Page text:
Dent May, Calvin Love
Dead Gaze, Tinmouth
1100 Chestnut Street
Philadelphia, PA, 19107
Doors 8:30 PM / Show 9:30 PM
This event is 21 and over
Jackson, Mississippi native Dent May grew up singing in local church groups, acting in school plays, and performing at nursing home gigs with a recorder choir. In high school, he wrote synthy powerpop with his band The Rockwells while recording erotically charged novelty tracks with friends on the side. After three unsuccessful semesters at NYU's film school, May moved to North Mississippi where he helped found the Cats Purring arts collective and formed a countryrock band called Cowboy Maloney's Electric City. In late 2007, inspired by Serge Gainsbourg and Lee Hazlewood, he began performing as Dent May & His Magnificent Ukulele and released a digital E.P. of cheeky lofi tunes, A Brush With Velvet. The title is a reference to The Partridge Family, episodes of which May obsessively collected and organized on VHS tapes as a teen. His debut album, The Good Feeling Music of Dent May & His Magnificent Ukulele, was recorded with Rusty Santos in May's home, a doublewide trailer in Taylor, Mississippi (population: 300). He continues to perform with Cowboy Maloney's Electric City, and recently began recording dance music under the moniker Dent Sweat.
This is Calvin Love: He started a punk band in the northern Canadian city of Edmonton at the age of thirteen.
This is Calvin's first foray into a solo career. Armed with a 4-track, mics, computer machine, keyboards and guitar, Calvin has laid down his debut record New Radar, due to be released this fall on Autumn Tone Records. With backing influences of pop and dance music of the 50's and 60's, as well as the punk/electronic/new wave of the late 70's and 80's, Calvin Love's music is a sonic escape into psychological mysteries and enlightened tales of love and death.
For what it's worth, Calvin's interests lie in photography, aesthetics, the paranormal, technological adaptations, pirates, The Goonies, zombie apocalypse, Jarmusch, strange states, dancing girls, sleepless nights, D.I.Y., Iggy, Bowie, tombs, hitchhiking,
Coming from the hills of North Mississippi and the Cats Purring Collective (featuring prolific artists like Dent May, Bass Drum of Death and Flight), Cole Furlow has been releasing material under the guise of Dead Gaze since 2009, recently morphing into a five-piece live band. Combining effortless pop songs with recordings that put an emphasis on texture, Dead Gaze has released a slew of cassettes and 7" records on notable DIY labels like Group Tightener, Fire Talk, and Clan Destine, and received critical acclaim on sites such as Altered Zones, The Fader, and Weekly Tape Deck... Furlow explains that he records "wherever I can be alone". Whether it be in the pastoral Mississippi country where his mother lives, the State College marching band hall where his father teaches, or at the Cats Purring 'Dude Ranch' where he currently resides, his intention is always to "try to capture a very memorable moment", a spontaneous approach which home recording makes possible. The DIY ethos that goes into Furlow's recording process shouldn't feed into the lo-fi genre-trapping, though, as every sound Furlow commits to tape is deliberate. Dead Gaze's trademark over-compressed sound is one which has come from Furlow's belief in the importance of production as another instrument; "I think texture is something that is just as important as writing nice melodies and recording big songs".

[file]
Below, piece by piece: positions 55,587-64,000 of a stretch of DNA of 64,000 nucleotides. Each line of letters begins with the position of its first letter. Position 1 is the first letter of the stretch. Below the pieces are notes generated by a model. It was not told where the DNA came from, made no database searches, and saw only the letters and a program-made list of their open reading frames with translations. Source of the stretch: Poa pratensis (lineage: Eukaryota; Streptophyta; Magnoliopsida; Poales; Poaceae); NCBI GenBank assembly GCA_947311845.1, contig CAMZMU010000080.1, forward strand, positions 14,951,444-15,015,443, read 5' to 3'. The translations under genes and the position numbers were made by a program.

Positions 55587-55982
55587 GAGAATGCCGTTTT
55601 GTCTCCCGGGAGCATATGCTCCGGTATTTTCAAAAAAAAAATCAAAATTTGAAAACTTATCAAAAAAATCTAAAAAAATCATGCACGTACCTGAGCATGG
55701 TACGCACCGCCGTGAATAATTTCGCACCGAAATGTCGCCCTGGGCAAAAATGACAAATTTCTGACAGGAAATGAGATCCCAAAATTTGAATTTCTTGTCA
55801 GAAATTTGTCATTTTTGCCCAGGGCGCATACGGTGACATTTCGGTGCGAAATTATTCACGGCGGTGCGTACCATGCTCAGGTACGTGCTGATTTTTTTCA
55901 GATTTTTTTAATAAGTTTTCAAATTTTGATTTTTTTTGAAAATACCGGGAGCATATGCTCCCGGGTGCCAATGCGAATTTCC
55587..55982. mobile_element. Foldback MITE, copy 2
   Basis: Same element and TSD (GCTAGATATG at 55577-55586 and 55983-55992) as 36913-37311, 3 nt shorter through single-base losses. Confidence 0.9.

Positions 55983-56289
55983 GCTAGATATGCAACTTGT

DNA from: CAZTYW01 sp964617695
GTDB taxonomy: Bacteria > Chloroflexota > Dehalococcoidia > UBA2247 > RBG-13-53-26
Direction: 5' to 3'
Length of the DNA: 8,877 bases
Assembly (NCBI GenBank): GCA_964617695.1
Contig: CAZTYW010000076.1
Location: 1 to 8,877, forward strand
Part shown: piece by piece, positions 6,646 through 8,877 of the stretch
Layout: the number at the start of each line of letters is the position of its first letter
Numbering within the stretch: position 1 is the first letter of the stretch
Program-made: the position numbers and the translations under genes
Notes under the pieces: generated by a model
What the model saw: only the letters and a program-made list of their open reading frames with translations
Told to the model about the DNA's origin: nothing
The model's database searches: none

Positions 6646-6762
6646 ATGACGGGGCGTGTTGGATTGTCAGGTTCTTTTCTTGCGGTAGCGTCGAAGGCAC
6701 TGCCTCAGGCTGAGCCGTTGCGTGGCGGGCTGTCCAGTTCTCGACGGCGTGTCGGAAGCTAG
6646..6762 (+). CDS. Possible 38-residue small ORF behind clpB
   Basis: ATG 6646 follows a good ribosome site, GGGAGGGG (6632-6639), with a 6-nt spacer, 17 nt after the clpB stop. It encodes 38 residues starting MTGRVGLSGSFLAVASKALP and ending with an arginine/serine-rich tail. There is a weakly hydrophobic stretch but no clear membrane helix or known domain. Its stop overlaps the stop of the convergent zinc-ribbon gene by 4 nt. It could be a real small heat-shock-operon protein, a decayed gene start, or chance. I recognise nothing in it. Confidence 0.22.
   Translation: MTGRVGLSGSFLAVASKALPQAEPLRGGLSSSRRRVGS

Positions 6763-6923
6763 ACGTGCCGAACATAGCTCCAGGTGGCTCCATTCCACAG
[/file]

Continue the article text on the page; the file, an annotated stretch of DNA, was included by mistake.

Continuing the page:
Somewhere beyond Missed Connections and Casual Encounters, unreformed romantics still pine for an origin myth. A chord shimmers, a snare swaggers, a bass line snakes, and here's one more revelation.
tinmouth sounds familiar because they never shy from genre-bending weirdo worship — (should a Gary Glitter beat really coexist with a weary Neil Young-ish lament? That's for you to decide; the band has clearly made up their minds).
Neither abandoning nor wallowing in the past, Timothy, Aaron and Alyssa have emerged from whatever murky estuaries to construct a sound both sophisticated and playful. While the melodies will stick in your brain, the playing is all heart.
Live, tinmouth strips the muscle from the bone — loose-limbed, lean and limber. So while they may be waiting on "one more revelation," others are catching on that it's already here.
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